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Kindergarten Parents
 

Attention Kindergarten Parents:

All neighborhood schools accept registration forms for kindergarten students who will reach five years of age on or before September 1 of the year that the child will enter kindergarten. Parents are encouraged to attend kindergarten orientation sessions held in the spring prior to the child entering school in the fall.

For more information on kindergarten registration and orientation, please contact individual schools.

Readiness: Is my child ready for Kindergarten?

Ask yourself: Does my child . . .

  • Sit still for 10 to 15 minutes?
  • Listen to a story or participate in an activity and respond to questions related to that activity?
  • Retain information?
  • Follow simple two-step directions?
  • Have an interest in reading, listening to stories, letters, and numbers?
  • Count to 10 and understand simple number concepts?
  • Focus on an activity?
  • Finish what he/she starts?
  • Name colors?
  • Enjoy coloring and drawing?
  • Express himself/herself verbally?
  • Speak in complete sentences?
  • Label or name things appropriately?
  • Answer open-ended questions?
  • Ask questions?
  • Know the correct way to hold a pencil, crayon and scissors and work with them comfortably?
  • Work individually and in small groups?
  • Understand the ideas of sharing and taking turns?
  • Cooperate?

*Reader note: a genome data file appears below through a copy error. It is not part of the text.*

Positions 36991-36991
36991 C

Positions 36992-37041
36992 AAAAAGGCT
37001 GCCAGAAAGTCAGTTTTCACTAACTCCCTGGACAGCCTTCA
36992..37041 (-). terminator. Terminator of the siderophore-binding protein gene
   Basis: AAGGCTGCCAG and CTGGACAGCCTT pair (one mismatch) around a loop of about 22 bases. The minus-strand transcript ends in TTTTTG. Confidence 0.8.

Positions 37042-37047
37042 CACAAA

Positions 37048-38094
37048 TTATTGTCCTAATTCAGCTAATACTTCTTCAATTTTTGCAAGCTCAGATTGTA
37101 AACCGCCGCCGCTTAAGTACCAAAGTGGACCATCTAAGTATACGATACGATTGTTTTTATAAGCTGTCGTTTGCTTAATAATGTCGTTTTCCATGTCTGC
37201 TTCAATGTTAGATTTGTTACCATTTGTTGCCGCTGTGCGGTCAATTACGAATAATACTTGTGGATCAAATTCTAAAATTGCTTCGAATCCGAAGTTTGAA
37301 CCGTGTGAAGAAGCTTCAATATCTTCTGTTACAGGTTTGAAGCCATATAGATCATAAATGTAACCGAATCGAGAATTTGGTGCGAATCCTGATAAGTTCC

• Take care of own toilet needs and wash hands without assistance?
  • Know how to roll, throw and catch a ball? Also, run, hop, jump, swing and gallop?
  • Have confidence to separate from a parent or caregiver and stay with another adult?
  • Respect rights and belongings of others?
  • Recognize his/her own name?
  • Write his/her own name?

Parents are their child’s first and most important teacher and are the best judge of their child’s readiness. They may opt to give their child “the gift of time” to grow and mature both socially and academically.

How Parents Can Help

Parents are their child’s first teachers. Your involvement is critical to your child’s success in school. Studies have shown that when parents are involved, children feel better about themselves and learn more.

Three things you can do are to:

  • Make sure your child is well-fed and well-rested for school.
  • Encourage your child to behave in positive ways.
  • Take time to read with your child each day.

Other ways that parents can help their children:

  • Create a positive attitude toward school.
  • Establish habits of regular and prompt attendance.
  • Label all personal possessions, such as sweaters, jackets, raincoats, backpacks, and lunch boxes.
  • Read school notices and respond to them if requested.
  • Pack nutritious snacks and encourage your children to eat a good breakfast and lunch.
  • Encourage your children to share their school experiences at home. Asking specific questions about their day will encourage more discussion (e.g., What was your favorite color today?).
  • Help your children assume responsibility at home (e.g., putting their clothes in hamper or setting the table).
  • Allow your children opportunities to play with other children.
  • Help your children to learn to respect the rights and property of others.
  • Show an interest in your children’s work by visiting their classroom and talking about their work brought home.
  • Share an interesting hobby or collection with your children’s class.
  • Encourage your children by praising them for their efforts and accomplishments.
  • Be sure to send a note explaining any absence from school or use the call-in-sick line (if available). This is a State of California requirement.
  • Take your children to places of interest and talk with them often throughout the day about what they are experiencing.